Health Benefits of Social Connection
“But you got to have friends the feeling’s of so strong.
You got to have friends to make the day last long.”
– Bette Midler, “Friends”
Turns out, there’s something to those lyrics that are highly relevant to today’s retirees. The day does last longer, so to speak, when seniors develop social bonds with their peers.
It’s common sense but also backed up by studies like the one that followed seniors in Alameda County, California over a period of nearly 20 years. Researchers found that such social ties had a significant impact on lowering the mortality rate, regardless of other factors that might normally be blamed.
At Regency Retirement Village in Birmingham, our residents get the health benefits of social connections
What kind of social interactions for seniors are we talking about?
Friendships formed from bonding over things they have in common, such as a fondness for a particular musical artist from an earlier time or a shared hobby like gardening. These interests forge opportunities for discussion and collaboration.
At Regency, our residents enjoy the independence to have a thriving social life in a setting with scheduled activities, combined with the security of others nearby, including skilled medical personnel. These ingredients fight boredom and encourage emotional catharsis.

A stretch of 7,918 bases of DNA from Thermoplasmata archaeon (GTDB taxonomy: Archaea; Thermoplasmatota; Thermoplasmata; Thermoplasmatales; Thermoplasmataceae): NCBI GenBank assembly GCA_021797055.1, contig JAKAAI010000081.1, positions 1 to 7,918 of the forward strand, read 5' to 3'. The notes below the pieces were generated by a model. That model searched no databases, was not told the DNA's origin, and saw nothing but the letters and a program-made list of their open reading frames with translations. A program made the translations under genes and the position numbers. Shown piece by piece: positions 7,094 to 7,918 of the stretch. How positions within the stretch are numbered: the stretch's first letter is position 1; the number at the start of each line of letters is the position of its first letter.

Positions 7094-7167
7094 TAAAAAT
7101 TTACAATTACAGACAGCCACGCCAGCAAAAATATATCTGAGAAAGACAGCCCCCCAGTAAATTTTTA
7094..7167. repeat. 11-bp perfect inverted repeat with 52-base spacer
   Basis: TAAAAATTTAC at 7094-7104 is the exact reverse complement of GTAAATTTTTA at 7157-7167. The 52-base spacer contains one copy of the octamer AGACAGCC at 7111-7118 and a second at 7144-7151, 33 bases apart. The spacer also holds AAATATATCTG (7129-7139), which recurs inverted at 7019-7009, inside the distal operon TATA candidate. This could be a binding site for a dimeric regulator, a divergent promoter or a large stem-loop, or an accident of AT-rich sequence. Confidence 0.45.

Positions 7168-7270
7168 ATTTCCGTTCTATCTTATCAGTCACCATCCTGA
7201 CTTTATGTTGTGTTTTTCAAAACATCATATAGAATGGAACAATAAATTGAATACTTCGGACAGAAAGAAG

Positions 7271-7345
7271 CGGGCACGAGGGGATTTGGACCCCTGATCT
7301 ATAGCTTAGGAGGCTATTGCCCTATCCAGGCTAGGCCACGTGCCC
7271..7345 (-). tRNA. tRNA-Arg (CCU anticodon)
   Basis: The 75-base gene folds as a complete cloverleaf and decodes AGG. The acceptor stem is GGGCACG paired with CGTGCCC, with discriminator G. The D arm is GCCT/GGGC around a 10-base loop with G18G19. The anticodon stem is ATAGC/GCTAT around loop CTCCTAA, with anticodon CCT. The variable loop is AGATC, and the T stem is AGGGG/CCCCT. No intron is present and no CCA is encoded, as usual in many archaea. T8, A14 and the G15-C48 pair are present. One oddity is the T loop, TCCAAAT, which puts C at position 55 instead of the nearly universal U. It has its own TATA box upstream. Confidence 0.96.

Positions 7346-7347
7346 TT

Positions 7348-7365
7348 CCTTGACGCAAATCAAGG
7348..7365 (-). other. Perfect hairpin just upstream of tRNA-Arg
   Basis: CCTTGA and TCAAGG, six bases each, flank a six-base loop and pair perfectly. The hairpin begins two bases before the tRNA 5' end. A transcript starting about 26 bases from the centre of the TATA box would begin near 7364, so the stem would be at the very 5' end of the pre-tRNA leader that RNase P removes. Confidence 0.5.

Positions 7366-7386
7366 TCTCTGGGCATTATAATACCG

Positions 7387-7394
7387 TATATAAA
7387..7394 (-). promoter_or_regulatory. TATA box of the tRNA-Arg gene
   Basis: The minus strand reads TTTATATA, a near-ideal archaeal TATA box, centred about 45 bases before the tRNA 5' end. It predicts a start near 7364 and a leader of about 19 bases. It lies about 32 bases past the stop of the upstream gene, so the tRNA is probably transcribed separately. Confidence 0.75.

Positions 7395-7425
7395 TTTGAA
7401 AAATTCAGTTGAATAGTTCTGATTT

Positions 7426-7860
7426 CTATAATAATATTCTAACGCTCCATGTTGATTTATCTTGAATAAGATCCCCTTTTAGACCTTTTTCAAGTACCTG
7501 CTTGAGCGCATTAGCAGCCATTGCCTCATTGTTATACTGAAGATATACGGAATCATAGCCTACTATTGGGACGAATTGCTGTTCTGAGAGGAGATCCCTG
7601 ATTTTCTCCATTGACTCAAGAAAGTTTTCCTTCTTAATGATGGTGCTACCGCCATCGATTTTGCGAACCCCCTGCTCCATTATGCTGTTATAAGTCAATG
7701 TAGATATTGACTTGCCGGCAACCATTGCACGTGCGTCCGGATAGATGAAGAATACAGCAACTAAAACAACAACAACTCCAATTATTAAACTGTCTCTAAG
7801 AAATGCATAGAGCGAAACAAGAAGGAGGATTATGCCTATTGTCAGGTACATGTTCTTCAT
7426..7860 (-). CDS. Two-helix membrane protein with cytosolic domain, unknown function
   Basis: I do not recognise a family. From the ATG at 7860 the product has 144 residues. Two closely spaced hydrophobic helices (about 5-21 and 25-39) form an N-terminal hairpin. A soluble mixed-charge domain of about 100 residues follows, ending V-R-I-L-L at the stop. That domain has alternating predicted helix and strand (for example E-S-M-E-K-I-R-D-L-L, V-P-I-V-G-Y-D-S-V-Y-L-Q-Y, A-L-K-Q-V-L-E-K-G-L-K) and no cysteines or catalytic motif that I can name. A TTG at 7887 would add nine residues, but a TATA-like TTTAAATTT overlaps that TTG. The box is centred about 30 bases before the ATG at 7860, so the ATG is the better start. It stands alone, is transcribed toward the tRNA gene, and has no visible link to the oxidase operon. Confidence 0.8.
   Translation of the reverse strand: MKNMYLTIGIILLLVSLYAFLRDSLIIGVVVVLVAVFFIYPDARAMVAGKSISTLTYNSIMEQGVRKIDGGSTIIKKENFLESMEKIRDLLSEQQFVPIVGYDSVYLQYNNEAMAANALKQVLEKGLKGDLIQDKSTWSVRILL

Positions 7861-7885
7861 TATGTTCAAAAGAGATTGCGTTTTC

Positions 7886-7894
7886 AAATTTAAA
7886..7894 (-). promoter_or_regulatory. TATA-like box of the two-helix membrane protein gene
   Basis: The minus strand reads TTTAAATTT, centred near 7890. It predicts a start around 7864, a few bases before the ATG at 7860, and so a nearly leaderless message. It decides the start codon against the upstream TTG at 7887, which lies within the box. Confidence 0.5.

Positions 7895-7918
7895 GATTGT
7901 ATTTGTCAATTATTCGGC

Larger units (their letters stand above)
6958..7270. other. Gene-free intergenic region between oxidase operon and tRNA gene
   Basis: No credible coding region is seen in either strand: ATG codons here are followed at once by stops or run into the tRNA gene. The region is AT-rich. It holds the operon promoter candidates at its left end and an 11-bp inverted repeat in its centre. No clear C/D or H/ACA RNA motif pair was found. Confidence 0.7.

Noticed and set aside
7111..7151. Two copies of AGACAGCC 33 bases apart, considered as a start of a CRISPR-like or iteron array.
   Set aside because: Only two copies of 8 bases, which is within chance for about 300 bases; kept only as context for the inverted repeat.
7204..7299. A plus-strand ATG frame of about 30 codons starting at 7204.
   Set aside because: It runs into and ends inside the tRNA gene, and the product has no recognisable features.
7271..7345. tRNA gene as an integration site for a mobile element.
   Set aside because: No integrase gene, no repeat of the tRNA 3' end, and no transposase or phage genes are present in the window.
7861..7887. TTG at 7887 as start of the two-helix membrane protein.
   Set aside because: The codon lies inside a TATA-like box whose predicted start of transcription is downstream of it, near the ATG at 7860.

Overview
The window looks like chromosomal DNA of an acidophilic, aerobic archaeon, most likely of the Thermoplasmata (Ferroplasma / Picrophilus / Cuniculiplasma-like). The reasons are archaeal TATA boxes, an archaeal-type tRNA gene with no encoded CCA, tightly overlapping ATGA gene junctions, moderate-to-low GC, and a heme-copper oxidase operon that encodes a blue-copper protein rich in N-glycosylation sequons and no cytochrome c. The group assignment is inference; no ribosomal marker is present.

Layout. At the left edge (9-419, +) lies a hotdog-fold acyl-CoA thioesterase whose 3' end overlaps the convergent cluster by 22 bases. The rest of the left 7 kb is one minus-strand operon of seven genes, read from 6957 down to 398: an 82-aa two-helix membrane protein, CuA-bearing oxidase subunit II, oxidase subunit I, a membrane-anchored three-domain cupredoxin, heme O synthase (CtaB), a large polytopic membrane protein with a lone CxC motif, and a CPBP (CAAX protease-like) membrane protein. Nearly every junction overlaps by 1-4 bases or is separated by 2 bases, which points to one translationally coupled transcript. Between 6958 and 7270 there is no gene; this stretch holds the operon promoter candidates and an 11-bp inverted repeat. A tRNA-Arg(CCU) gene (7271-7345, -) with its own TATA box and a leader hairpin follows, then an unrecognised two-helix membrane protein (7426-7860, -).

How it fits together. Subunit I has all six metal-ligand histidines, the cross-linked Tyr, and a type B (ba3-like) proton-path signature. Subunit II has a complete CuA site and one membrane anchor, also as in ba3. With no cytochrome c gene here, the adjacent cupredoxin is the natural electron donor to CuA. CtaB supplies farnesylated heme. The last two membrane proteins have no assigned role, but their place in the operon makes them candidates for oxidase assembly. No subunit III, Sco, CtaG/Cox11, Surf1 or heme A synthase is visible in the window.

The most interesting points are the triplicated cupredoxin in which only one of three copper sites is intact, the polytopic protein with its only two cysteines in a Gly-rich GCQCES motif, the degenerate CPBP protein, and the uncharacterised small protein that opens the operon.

Although a senior looking at a move from a longtime home to Assisted Living may do so with a little dread, most of our residents make fast friends with others and end up wishing they’d made the transition sooner in their elder stage of life.
The alternative may be sitting alone in a house full of vacant rooms, the television serving as one’s main companionship, save the occasional visit from a family member, church friend, or a paid caregiver stopping by to check on them. There’s also the worry that a senior may slip and fall with no one around to help them. With Assisted Living, help awaits around every corner.
With Assisted Living, the senior can let other people handle the laundry, the cooking, keeping the lawn trimmed, etc. They can focus on what matters most at this time of life: Enjoying the simple things to the fullest. That includes social activities.
Spirituality matters greatly in the Bible Belt, especially for seniors. Church services and visitations make our senior living community a literal “Godsend” to those people of faith living with us. Singing hymns and listening to the word of God inspires fellowship that goes beyond the church service.
Mealtime at Regency Retirement Village brings everyone together for nutrition of the body – and the spirit. Our staff may even encourage two people who have a lot of common to sit together in hopes of sparking a pair who will “get along famously” as the saying goes. Sometimes the most unlikely companions end up hitting it off.
Exercise time typically encourages some form of play or moving bodies in unison.
Play and creativity factor into arts and crafts projects while encouraging participation in seasonal festivities. For example, decorating the doors of apartments before Halloween or Christmas to greet visiting Trick or Treaters or roaming carolers.
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